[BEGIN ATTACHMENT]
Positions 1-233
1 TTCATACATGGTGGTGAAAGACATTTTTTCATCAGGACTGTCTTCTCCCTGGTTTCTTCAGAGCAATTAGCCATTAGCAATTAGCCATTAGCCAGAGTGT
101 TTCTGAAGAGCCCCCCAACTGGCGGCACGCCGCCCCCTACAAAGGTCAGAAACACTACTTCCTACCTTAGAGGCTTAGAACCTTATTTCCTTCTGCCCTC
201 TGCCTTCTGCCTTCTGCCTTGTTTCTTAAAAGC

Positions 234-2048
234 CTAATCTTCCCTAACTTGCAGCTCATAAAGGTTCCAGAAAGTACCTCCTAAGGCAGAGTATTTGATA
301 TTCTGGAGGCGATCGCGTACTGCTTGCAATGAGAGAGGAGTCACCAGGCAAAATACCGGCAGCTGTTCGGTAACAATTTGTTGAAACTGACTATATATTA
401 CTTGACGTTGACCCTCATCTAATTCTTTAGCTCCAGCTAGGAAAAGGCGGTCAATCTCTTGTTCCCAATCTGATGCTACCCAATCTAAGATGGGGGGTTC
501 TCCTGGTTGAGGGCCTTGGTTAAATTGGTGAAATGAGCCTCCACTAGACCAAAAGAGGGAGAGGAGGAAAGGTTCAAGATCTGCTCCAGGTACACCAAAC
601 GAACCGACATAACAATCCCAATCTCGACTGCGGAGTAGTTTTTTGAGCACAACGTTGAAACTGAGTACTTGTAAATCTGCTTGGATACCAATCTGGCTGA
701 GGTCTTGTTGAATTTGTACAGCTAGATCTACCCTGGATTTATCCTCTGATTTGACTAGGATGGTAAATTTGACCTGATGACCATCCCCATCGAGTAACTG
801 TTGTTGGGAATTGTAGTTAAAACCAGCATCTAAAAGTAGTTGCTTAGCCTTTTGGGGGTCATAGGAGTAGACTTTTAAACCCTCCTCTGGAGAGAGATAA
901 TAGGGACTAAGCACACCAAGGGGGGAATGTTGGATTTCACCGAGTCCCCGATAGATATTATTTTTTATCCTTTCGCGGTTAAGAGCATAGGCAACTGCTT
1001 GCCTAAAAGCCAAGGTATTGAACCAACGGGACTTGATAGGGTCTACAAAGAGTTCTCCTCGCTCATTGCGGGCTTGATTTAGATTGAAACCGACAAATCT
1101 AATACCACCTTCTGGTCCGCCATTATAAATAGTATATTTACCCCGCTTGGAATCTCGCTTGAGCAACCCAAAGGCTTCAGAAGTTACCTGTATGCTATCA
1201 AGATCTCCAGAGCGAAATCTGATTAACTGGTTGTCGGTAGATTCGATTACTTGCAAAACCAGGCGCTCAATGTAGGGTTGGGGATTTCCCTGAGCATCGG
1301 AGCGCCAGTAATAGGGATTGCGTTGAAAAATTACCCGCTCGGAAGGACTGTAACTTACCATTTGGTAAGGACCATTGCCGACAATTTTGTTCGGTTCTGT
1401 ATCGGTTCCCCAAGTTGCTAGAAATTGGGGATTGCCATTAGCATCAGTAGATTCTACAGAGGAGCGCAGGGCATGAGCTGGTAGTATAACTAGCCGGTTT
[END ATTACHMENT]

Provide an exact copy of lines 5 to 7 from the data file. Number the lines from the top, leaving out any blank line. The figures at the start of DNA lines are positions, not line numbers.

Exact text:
Positions 234-2048
234 CTAATCTTCCCTAACTTGCAGCTCATAAAGGTTCCAGAAAGTACCTCCTAAGGCAGAGTATTTGATA
301 TTCTGGAGGCGATCGCGTACTGCTTGCAATGAGAGAGGAGTCACCAGGCAAAATACCGGCAGCTGTTCGGTAACAATTTGTTGAAACTGACTATATATTA